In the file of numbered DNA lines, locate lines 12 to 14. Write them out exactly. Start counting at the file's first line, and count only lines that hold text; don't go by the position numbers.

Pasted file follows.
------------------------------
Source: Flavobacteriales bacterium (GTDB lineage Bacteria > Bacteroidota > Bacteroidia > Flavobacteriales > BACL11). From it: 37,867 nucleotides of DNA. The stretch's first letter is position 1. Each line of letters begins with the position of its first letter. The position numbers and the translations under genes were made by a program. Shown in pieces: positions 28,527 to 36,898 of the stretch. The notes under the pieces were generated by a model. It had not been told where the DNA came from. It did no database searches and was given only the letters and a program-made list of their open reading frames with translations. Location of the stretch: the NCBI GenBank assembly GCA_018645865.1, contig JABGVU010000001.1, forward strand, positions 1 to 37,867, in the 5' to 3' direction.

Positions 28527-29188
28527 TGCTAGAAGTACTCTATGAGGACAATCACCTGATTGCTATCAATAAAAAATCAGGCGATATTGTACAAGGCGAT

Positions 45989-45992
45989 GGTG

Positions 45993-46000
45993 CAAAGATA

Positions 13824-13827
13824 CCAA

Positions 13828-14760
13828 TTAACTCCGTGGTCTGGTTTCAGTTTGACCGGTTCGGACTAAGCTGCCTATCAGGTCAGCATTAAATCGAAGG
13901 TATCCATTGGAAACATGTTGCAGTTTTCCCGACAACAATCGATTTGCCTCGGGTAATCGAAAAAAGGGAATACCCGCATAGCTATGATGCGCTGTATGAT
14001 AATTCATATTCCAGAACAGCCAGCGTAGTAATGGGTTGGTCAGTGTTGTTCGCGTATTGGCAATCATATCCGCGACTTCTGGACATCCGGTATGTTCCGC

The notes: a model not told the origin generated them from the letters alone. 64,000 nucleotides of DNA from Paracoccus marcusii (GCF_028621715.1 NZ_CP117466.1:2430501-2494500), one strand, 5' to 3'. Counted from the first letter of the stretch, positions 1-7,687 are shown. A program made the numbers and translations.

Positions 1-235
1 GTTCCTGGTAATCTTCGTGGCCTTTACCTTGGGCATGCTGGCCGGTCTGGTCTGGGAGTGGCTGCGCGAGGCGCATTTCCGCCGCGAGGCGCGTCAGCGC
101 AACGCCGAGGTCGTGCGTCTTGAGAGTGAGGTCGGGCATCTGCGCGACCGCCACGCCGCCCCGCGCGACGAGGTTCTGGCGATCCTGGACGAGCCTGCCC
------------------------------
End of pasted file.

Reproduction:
13901 TATCCATTGGAAACATGTTGCAGTTTTCCCGACAACAATCGATTTGCCTCGGGTAATCGAAAAAAGGGAATACCCGCATAGCTATGATGCGCTGTATGAT
14001 AATTCATATTCCAGAACAGCCAGCGTAGTAATGGGTTGGTCAGTGTTGTTCGCGTATTGGCAATCATATCCGCGACTTCTGGACATCCGGTATGTTCCGC

The notes: a model not told the origin generated them from the letters alone. 64,000 nucleotides of DNA from Paracoccus marcusii (GCF_028621715.1 NZ_CP117466.1:2430501-2494500), one strand, 5' to 3'. Counted from the first letter of the stretch, positions 1-7,687 are shown. A program made the numbers and translations.